At From the Square, the NYU Press blog,  author Phillip Papas provides a Q&A to discuss his new book, in hopes of expanding American consciousness in regards to George Washington’s second-in-command, as well as the tactics Americans used during the war.

To highlight their new release, Video Revolutions, Columbia University Press has devoted much of the week contemplating the history of the video medium, and its positive and negative effects on society, providing images from the cultural “revolution” and a featured guest post from the book’s author considering the early idealization of television.

Celebrate National Poetry Month with YUP

View our 50% Off Selection of National Poetry Month Titles for e-newsletter subscribers!

April is National Poetry Month, and Yale University Press has been excited to celebrate with new titles dedicated to the art of verse and a handful of paperback releases from our Margellos World Republic of Letters series.

 

After last month’s announcement of Ansel Elkins as our 2014 winner, we are delighted to showcase the work of last year’s Yale Series of Younger Poets winner Eryn Green with our release of his collection, Eruv. As Carl Phillips, judge of the last three competitions, and chancellor of the American Academy of Poets notes, Eruv “reminds us how essential wilderness is to poetry—a wilderness in terms of how form and language both reinvent and get reinvented.” Holding both a PhD from the University of Denver and an MFA in Creative Writing from the University of Utah, Green has published an essay in Esquire, and his poetry has appeared in JubilatColorado Review, and Painted Bride Quarterly, among other publications. Eruv is now available in paperback and a cloth limited edition. You can read a Q&A with Eryn on our blog and be sure to visit the new Yale Younger Poets website!

 

 

Kiki Dimoula; Photo Credit: Michalis Anastasiou

 

Kiki Dimoula is one of the most highly regarded names in the canon of Greek contemporary poetry. She is a recipient of the European Prize for Literature and a full member of the Academy of Athens, to which only three women have ever been inducted. Now available in paperback, The Brazen Plagiarist, translated by Cecile Inglessis Margellos and Rika Lesser, selects poignant poetry comprising her immense oeuvre and highlights the beautiful verse, which according to poet Yves Bonnefoy, is reminiscent of “reflections of a cloudy sky in earthly words.”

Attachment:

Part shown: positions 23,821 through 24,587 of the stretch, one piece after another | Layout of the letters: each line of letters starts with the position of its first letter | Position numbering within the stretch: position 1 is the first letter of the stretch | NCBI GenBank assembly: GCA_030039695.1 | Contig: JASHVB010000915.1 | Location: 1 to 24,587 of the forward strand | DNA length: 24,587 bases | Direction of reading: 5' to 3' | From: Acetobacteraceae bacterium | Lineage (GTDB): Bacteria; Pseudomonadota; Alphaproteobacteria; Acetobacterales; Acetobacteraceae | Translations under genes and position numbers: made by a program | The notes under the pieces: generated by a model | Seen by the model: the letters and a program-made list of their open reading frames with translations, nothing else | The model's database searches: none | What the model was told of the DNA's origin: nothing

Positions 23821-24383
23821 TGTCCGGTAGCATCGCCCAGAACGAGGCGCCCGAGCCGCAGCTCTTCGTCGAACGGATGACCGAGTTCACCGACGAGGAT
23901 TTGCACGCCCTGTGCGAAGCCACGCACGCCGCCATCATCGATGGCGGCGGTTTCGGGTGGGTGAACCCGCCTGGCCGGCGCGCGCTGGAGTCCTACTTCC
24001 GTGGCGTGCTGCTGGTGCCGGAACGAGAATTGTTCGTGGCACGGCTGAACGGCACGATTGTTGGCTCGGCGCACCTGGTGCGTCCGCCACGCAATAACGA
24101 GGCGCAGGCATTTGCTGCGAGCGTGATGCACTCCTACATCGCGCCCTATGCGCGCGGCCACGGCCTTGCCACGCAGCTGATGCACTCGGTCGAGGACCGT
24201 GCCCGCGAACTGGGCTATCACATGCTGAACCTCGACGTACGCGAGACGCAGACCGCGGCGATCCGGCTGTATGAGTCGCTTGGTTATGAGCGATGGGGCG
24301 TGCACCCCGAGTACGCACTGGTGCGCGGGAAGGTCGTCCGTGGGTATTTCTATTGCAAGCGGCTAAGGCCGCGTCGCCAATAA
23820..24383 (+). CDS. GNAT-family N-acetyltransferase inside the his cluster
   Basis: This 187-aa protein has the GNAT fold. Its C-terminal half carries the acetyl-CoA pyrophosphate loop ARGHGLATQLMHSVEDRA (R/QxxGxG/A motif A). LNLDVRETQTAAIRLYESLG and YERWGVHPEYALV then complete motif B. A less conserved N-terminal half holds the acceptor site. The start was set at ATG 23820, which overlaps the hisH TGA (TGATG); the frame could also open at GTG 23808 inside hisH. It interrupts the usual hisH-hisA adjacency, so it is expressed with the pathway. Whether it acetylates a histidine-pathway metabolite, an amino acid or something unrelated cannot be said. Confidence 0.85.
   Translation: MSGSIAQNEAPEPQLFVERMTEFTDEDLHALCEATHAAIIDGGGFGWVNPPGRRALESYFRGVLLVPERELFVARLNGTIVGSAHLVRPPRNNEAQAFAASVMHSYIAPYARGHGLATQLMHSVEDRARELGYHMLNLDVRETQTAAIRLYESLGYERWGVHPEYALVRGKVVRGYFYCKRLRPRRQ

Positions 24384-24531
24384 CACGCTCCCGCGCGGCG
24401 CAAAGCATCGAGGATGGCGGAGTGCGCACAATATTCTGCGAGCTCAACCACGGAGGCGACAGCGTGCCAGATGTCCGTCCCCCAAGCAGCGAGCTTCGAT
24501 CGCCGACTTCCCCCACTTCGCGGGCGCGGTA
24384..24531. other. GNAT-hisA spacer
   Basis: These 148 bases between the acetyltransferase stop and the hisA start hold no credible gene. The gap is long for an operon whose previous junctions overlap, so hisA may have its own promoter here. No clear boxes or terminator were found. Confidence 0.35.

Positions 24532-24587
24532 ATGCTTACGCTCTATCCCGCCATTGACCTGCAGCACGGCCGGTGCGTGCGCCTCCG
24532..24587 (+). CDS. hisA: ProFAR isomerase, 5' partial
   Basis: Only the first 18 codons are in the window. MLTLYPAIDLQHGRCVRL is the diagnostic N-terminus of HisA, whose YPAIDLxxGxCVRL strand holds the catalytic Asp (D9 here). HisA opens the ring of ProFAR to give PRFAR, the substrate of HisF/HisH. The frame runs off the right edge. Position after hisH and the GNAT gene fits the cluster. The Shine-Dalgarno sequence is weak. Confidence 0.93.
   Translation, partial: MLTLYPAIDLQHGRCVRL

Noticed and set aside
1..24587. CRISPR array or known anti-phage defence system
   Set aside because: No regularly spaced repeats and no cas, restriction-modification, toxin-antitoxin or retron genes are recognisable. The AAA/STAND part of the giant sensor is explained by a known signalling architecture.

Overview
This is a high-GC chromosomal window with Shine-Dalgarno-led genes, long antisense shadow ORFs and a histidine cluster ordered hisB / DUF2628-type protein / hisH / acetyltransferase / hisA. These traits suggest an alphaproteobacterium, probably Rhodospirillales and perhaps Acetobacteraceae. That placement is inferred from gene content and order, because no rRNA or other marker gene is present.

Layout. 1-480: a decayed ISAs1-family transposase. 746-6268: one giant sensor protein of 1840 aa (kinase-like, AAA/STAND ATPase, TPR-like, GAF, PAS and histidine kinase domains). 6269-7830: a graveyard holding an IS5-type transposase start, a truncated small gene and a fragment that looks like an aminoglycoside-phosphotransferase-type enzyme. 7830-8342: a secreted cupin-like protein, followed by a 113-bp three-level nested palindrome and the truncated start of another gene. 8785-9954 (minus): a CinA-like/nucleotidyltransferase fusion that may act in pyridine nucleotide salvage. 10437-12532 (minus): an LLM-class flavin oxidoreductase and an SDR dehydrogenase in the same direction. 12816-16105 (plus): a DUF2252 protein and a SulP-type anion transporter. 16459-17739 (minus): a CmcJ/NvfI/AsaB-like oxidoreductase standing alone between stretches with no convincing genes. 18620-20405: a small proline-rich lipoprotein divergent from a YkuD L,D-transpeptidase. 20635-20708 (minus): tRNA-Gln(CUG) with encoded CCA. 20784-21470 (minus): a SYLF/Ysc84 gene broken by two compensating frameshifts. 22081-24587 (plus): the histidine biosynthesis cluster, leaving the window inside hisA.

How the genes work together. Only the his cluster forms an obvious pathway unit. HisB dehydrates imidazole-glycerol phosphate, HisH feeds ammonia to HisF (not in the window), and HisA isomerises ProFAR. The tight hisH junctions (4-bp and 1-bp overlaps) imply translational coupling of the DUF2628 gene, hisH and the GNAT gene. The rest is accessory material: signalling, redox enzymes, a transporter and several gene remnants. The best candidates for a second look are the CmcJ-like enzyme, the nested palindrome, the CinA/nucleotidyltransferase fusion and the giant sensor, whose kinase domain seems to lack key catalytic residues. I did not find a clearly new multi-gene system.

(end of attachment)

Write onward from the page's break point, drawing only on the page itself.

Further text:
Dante, the medieval Italian poet fondly known as the “Father of the Italian language,” is probably most well-known for his epic poem The Divine Comedy. In hopes of being able to examine the poet and the social climate of his time through the lens of The Divine Comedy and Dante’s other minor works, Open Yale Courses is offering “Dante in Translation,” taught by Giuseppe Mazzotta, Sterling Professor of the Humanities for Italian at Yale and specialist in medieval literature. Mazzotta’s Reading Dante situates the writings within the poetic and political context of the late Middle Ages while exploring the poltical, philosophical, and theological issues at the forefront of Dante’s mind, including the relationship between ethics and aesthetics, love and knowledge, and exile and history.

 

 

While some of our readers may be somewhat familiar with Kabbalah and some not at all, we aim to expand your consciousness of the subject with the paperback publication of The Poetry of Kabbalah:  Mystical Verse from the Jewish Tradition, translated and annotated by Peter Cole. The compilation, the first in the English language examining Jewish mysticism, spans over 1,500 years of Kabbalistic tradition. A 2007 MacArthur Fellow and founder of Ibis Editions, a small literary press in Jerusalem dedicated to publishing overlooked works in the languages of the Levant, Cole has been praised for his talent for transforming poems “long regarded as untranslatable” into English translations that “retain the subtleties, complexities, and formal elegance of the original verse.” His elegant treatment of the sacred texts in this work is reflected even further by his translation philosophy, which dictates that he regard language as “sacred, or a reflection of the sacred,” describing his care of language as a moral and metaphysical act.

 

Just as Peter Cole has brought to light the tradition of religious verse, so do Jay Hopler and Kimberly Johnson, editors of Before the Door of God: An Anthology of  Devotional Poetryin which Hopler and Johnson follow the development of devotional poetry throughout history, tracing it back to the very origins of poetry in English. Focusing on the works more as “literary artifacts rather than spiritual exercises,” Johnson and Hopler showcase a range of poetry from sixteenth-century hymnody to the contemporary poetry that both adopts the devotional posture and reflects the widening influence of non-Christian traditions in the Anglophone canon. As the editors explain in the anthology’s preface, “This anthology brings together some of the finest poems of the Western literary tradition and does so with the hope of generating a conversation—not just among scholars, artists, and academics, but among readers generally—about the relationships among literature, history, and the idea of the spiritual.”